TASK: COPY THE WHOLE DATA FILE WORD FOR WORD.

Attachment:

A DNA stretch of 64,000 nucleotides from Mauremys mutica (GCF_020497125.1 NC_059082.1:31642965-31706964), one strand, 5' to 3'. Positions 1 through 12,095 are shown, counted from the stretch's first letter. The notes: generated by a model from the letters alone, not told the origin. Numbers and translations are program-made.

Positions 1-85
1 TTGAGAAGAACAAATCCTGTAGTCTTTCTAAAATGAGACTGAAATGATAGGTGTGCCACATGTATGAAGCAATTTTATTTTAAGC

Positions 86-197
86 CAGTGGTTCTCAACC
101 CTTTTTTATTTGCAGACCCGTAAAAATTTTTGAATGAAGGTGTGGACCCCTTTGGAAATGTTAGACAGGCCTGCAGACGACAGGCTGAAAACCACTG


A DNA stretch of 64,000 nucleotides from Mauremys mutica (GCF_020497125.1 NC_059082.1:31642965-31706964), one strand, 5' to 3'. Positions 1 through 12,095 are shown, counted from the stretch's first letter. The notes: generated by a model from the letters alone, not told the origin. Numbers and translations are program-made.

Positions 1-85
1 TTGAGAAGAACAAATCCTGTAGTCTTTCTAAAATGAGACTGAAATGATAGGTGTGCCACATGTATGAAGCAATTTTATTTTAAGC

Positions 86-197
86 CAGTGGTTCTCAACC
101 CTTTTTTATTTGCAGACCCGTAAAAATTTTTGAATGAAGGTGTGGACCCCTTTGGAAATGTTAGACAGGCCTGCAGACGACAGGCTGAAAACCACTG